Second, there are many existing acts of legislation that benefit maltreatment victims and those who are at risk of being maltreated.  Sustaining these acts will be essential to the continuance of vital programming. One key act is the Child Abuse Prevention and Treatment Act, known as CAPTA, which was signed into law by President Richard Nixon on Jan. 31, 1974 (P.L. 93- 247). The purpose of the act was to provide funding for the prevention, identification and treatment of child abuse and neglect. The act also created federal grant programs to states to support new prevention, assessment, investigation, prosecution and treatment activities. The original law has been amended numerous times, including under Title VI, Subtitle F of the Stewart B. McKinney Homeless Assistance Act Amendments of 1990 authorizing matching grants to state and local agencies for the prevention of child abuse. The CAPTA Reauthorization Act of 2010 was signed on Dec. 20, 2010 and increased resources related to adoption of children in foster care. In 2011, the Child and Family Services Improvement and Innovation Act revised required services for children in foster care, including requiring states to outline how they would address the monitoring and treatment of emotional trauma associated with maltreatment as well as placement in care. For over forty years, CAPTA has functioned as a mandate for resourcing states to ensure that abuse and neglect remains at the forefront of policymakers legislative activities. By fostering multi-sector approaches and partnerships, CAPTA resulted in a keen focus on reducing risk and enhancing child protection and abuse prevention.

The three main funding streams from CAPTA are state grants, discretionary grants for research and demonstration projects, and community-based grants to prevent child abuse and neglect. CAPTA discretionary funds support state efforts to improve their practices in preventing and treating child abuse and neglect. These funds support the National Child Abuse and Neglect Data System, the only federal data collection effort to annually determine the scope of child maltreatment. Funding also supports the National Office of Child Abuse and Neglect, the National Resource Center on Child Maltreatment, and the National Clearinghouse on Child Abuse and Neglect. The community-based grants support state efforts to develop, operate and expand a network of community-based, prevention-focused family support programs that coordinate resources among a range of existing public and private organizations.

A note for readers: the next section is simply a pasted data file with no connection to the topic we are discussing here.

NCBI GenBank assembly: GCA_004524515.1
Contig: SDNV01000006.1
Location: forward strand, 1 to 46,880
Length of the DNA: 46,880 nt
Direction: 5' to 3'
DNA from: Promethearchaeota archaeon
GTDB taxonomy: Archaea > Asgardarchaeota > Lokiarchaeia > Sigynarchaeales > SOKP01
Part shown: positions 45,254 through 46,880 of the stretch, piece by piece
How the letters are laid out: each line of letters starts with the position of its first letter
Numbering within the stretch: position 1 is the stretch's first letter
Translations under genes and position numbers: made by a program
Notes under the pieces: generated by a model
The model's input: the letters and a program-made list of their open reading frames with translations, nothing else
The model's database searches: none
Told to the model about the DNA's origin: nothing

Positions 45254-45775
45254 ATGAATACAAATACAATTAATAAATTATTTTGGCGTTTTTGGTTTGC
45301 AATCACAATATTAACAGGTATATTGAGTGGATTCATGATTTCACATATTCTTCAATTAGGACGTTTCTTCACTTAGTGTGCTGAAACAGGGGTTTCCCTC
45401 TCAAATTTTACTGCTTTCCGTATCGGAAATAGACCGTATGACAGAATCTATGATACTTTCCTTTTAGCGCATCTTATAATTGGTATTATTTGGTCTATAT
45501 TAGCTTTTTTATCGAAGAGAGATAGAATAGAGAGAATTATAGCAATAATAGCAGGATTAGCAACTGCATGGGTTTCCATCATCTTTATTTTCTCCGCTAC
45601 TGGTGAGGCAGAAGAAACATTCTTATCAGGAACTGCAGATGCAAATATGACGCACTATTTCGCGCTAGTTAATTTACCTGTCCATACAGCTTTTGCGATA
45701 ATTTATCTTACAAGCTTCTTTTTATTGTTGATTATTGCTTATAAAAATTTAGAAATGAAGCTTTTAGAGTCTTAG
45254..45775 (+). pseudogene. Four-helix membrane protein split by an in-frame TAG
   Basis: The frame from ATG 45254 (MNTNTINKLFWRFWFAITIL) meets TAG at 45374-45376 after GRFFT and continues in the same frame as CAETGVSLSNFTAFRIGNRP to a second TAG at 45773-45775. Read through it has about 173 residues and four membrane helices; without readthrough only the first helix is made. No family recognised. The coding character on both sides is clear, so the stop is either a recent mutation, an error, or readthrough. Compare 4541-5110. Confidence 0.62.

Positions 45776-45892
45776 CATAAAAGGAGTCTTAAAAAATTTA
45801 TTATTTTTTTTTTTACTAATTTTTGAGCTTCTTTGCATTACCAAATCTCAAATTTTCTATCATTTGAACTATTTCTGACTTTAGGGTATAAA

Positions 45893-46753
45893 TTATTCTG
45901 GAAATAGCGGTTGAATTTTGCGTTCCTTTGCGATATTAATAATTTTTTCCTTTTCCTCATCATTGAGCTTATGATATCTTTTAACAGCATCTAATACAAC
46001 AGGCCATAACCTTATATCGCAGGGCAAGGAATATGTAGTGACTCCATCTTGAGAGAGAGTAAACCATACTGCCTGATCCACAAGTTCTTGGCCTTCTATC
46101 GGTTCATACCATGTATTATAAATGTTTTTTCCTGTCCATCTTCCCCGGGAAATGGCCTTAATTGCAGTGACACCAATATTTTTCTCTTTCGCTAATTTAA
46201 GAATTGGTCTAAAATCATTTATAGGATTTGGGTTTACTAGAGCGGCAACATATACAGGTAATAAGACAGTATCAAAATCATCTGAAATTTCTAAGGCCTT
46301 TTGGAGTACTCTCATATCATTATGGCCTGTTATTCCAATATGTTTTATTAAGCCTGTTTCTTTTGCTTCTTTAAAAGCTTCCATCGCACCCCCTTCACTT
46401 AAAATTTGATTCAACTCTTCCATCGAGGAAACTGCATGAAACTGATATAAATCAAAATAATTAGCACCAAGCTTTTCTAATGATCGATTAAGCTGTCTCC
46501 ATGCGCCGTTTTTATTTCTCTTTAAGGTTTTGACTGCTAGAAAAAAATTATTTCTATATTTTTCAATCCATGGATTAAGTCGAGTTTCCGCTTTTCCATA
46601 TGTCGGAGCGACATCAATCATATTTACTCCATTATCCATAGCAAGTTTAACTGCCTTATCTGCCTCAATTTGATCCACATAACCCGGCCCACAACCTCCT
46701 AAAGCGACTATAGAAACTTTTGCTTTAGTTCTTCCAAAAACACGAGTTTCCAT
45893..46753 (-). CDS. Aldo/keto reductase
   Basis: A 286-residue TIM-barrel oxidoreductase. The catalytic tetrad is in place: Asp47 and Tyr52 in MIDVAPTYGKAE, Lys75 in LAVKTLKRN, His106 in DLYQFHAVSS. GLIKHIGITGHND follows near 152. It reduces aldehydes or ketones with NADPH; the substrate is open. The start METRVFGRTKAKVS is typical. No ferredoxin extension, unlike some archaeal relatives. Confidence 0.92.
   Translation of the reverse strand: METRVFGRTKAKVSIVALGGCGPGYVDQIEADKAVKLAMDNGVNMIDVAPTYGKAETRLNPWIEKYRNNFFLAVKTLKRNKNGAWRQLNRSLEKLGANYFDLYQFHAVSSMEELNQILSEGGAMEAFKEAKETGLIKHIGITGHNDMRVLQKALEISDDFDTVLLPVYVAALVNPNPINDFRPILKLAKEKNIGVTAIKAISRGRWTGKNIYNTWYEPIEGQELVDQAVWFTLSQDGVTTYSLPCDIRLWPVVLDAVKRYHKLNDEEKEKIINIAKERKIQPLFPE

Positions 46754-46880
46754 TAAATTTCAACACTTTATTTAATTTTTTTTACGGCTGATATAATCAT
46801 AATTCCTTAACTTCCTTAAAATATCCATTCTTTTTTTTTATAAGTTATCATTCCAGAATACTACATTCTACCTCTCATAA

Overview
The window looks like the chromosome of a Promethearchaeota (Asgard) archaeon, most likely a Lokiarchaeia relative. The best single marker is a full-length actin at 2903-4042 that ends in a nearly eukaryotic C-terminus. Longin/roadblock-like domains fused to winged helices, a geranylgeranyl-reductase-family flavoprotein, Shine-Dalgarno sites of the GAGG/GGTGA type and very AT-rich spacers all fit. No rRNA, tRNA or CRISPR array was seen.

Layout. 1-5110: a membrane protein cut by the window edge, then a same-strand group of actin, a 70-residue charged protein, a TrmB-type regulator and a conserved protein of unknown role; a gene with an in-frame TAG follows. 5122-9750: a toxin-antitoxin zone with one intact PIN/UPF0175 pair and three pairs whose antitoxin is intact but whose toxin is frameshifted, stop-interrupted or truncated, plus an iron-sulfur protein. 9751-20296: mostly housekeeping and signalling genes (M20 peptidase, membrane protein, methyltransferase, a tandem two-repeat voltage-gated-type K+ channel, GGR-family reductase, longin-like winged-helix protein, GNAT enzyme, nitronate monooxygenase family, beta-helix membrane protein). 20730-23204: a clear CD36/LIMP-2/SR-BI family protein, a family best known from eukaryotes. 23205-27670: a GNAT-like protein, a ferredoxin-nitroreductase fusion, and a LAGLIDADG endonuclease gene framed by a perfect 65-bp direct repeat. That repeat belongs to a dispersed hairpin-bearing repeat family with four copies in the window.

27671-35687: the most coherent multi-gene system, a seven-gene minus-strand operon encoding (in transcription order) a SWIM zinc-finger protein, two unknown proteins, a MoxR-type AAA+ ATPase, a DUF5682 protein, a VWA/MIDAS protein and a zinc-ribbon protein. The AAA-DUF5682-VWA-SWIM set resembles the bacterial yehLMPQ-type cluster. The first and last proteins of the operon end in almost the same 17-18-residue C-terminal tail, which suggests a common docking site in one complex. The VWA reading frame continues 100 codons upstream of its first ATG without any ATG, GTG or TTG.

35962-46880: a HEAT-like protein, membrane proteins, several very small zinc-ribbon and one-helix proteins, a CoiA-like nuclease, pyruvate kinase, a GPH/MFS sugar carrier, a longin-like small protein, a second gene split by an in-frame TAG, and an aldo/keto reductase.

Although CAPTA is proposed to be flat funded in the federal fiscal year 2018 budget, cuts to Medicare, the elimination of the Social Services Block Grant (SSBG), and cuts to Temporary Assistance to Needy Families (TANF) are indeed proposed. SSBG constitutes 11 percent of federal child welfare spending and TANF provides about 22 percent of federal child welfare spending. As a result, a full 33 percent of federal child welfare spending would be severely cut or eliminated. So, although CAPTA will be flat funded, programs currently supported by SSBG and TANF cuts will most certainly tap CAPTA mechanisms in order to be sustained.  CAPTA was scheduled to be up for reauthorization by Congress in 2017, but nothing has yet been proposed. This reauthorization will be essential to the continuance of prevention efforts and to ensuring that states receive adequate funding to maintain resources that will aid the child welfare system to care for our most vulnerable children. The lack of a fully funded reauthorization will have devastating consequences.

Finally, as always, you are encouraged reach out to your members in the House and Senate to voice support for reauthorization bills. Please also remain aware of when relevant legislation is being considered so that you can make your voice heard. As a means to stay informed about current legislative activity, don’t miss Angelique Day’s column as she outlines current and relevant policy levers of note for the field of child maltreatment. In this addition, Angelique outlines how the proposed cuts to Children’s Health Insurance Program  (CHIP) and Maternal, Infant and Early Childhood Home Visiting (MIECHV) will impact vulnerable children. Thank you again, Angelique, for working hard to help keep us all informed.

Jennie